For example, they have a 15/15 ARM. It's a 30-year loan, but the rate is only fixed for the first 15 years. You get a lower interest rate than you would with a traditional 30-year loan. And because the typical person keeps a loan for around 7 years, this can save you money. If you do stay put in the house, the loan resets at prevailing rates 15 years down the road.
Other credit unions are offering a 5/5 ARM. The rate is set for 5 years at today's rate, but unlike a 5/1 ARM, the rate resets five years down the road and stays put for another 5 years. For many people, these rates would work very well too.
When it comes to mortgages, the difference between a credit union and a bank is the credit union wants you to get out of debt, while the bank wants you to stay in debt. So credit unions do more creative products with the whole design being to get you debt free instead of paying the bank forever and ever.
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There's a revolt on college campuses against the unholy alliance of textbook manufacturers and college professors. They're each creating an inexcusable burden on student who have to spend a few thousand dollars a year on textbooks!
The Seattle Times reports Tacoma Community College has a pilot project that provides assistance to professors to come up with online resources to sub in for textbooks.
The pilot paid for itself in less than a year and is now saving students collectively hundreds of thousands of dollars at the school.
That's lead to a groundswell in Washington state. Professors are now under pressure in the University of Washington state system to use online resources and Internet versions of material to reduce costs of books in classes.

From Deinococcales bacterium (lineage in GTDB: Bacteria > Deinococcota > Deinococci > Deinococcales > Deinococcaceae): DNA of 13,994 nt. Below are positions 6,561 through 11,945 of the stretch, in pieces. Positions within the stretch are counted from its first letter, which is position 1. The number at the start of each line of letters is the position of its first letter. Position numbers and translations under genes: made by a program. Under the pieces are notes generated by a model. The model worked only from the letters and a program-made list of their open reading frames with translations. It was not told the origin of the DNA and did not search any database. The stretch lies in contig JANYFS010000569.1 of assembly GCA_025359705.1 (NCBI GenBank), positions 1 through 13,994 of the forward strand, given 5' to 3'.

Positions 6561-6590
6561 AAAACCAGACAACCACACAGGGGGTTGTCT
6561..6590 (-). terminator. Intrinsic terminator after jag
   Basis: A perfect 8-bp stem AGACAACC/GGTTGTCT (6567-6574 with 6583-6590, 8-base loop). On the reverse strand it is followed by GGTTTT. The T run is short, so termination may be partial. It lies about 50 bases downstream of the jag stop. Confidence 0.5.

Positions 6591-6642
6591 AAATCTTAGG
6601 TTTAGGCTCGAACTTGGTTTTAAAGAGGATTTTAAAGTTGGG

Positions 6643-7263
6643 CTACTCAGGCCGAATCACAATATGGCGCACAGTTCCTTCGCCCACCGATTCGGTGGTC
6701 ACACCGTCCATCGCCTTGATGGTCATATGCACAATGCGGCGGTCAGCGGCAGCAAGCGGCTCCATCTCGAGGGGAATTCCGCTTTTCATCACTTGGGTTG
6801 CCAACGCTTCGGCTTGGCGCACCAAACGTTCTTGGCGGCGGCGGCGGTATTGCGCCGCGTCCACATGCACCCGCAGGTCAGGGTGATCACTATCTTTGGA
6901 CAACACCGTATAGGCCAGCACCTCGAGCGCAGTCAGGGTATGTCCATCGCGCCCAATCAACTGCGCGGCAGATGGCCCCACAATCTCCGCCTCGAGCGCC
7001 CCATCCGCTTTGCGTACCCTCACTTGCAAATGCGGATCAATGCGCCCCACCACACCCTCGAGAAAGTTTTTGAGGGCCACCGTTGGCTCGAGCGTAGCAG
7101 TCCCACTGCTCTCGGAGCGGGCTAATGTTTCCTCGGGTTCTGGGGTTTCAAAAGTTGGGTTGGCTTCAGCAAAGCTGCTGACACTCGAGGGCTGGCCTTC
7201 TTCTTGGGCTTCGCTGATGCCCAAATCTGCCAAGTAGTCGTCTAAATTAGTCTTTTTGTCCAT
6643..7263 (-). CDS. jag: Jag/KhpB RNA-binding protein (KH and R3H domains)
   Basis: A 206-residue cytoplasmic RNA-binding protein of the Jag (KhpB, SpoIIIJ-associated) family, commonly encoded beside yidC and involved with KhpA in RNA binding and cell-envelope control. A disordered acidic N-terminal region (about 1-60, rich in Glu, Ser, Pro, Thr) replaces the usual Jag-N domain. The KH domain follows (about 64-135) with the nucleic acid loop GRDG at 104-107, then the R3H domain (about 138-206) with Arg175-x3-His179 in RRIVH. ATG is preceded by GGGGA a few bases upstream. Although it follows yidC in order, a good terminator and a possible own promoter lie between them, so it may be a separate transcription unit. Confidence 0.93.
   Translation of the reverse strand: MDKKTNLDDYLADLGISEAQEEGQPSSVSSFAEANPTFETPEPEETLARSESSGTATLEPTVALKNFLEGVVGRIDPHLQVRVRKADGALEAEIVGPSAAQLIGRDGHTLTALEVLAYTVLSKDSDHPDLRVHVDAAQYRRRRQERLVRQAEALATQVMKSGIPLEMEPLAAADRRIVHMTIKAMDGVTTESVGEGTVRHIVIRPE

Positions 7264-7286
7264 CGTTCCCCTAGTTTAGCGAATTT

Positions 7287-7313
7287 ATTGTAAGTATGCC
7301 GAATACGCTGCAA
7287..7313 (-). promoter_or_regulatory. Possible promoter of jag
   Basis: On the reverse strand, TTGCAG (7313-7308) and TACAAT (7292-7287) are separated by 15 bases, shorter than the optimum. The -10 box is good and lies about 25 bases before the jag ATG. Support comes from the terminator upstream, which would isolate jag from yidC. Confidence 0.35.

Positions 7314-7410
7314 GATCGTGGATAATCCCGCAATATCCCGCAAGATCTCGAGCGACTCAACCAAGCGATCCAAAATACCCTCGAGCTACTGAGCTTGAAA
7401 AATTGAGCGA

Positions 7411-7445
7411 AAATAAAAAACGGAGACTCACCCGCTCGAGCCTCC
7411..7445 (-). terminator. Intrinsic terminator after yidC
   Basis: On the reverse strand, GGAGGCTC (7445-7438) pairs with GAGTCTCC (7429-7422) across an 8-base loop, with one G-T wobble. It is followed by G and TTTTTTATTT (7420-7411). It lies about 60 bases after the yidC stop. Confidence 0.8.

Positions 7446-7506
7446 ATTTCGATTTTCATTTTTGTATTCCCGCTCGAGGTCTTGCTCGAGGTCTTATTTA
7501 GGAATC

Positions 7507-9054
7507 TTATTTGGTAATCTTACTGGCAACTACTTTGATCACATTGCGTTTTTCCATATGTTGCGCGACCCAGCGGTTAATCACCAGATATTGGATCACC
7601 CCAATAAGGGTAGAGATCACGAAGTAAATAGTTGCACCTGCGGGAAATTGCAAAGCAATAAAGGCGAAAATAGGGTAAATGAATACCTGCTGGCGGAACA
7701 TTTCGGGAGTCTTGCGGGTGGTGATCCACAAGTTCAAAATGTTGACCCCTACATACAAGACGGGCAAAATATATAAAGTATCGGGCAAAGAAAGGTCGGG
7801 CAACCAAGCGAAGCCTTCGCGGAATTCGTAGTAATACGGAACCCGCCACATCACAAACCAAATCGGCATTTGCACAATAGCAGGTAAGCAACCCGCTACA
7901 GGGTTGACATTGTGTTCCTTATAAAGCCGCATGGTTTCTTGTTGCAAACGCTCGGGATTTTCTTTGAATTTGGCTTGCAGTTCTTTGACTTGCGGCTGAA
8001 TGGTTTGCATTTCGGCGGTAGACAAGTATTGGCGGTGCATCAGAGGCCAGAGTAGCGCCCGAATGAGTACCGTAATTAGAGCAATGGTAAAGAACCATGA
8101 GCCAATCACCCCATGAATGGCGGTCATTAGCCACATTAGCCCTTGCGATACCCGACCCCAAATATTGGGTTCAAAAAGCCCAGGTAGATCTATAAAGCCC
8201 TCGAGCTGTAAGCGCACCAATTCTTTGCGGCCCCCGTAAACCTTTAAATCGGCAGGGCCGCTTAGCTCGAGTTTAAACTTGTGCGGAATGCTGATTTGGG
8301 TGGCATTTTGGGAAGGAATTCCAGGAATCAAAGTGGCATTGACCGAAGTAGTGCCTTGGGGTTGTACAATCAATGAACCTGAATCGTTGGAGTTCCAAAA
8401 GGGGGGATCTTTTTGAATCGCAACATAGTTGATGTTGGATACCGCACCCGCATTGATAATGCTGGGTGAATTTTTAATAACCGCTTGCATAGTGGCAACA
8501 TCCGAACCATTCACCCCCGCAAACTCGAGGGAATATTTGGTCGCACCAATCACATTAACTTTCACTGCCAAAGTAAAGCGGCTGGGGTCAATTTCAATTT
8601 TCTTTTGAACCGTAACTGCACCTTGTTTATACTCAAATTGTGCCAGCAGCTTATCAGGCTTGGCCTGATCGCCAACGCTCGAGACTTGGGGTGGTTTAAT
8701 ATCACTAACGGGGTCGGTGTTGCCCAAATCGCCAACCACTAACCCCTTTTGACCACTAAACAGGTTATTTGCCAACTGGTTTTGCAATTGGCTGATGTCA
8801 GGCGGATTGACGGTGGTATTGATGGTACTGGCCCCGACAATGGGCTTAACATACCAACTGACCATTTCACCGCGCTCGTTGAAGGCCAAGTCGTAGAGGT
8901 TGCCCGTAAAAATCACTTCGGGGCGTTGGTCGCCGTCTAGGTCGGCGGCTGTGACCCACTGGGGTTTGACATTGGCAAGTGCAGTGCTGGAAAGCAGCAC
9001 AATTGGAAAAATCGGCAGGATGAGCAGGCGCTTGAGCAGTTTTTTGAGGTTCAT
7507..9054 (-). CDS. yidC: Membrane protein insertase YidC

I know I'll hear from the professors who let me know why I'm undermining the educational process. Please go to the Clark Stinks messageboard and make your voice heard.
But the reality is students no longer buying their textbooks. I think about myself, working through graduate school on a free ride from IBM for all college expenses except books. So I would go through a course without the textbook about a third of the time. It put me at a disadvantage, but that was the situation I was in. Today's kids can't afford expensive books either.
So the push that's starting in Washington state is strong and it needs to spread from sea to shining sea.
Professors who still favor traditional textbooks should consider using a past edition of a book that would be widely available for students if they absolutely insist on having the printed form.
And students, you need to get organized. Don't just go like sheep. Fight back and push the instructors to think about the burden they're placing on you. They may not even know.
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Being in debt can be a stressful experience. No matter what your circumstance is, if you signed for a loan, you are obligated to pay it back even if you have a life altering experience like losing a job, getting into an accident, or even if you have increased expenses due to having a child. Many people try to get out of debt, but life slaps them in the face hard enough that they give up. That doesn’t have to be the case. There are others, like myself, who are getting out of debt every single day, and not only that, but they are getting out of debt in a short period of time.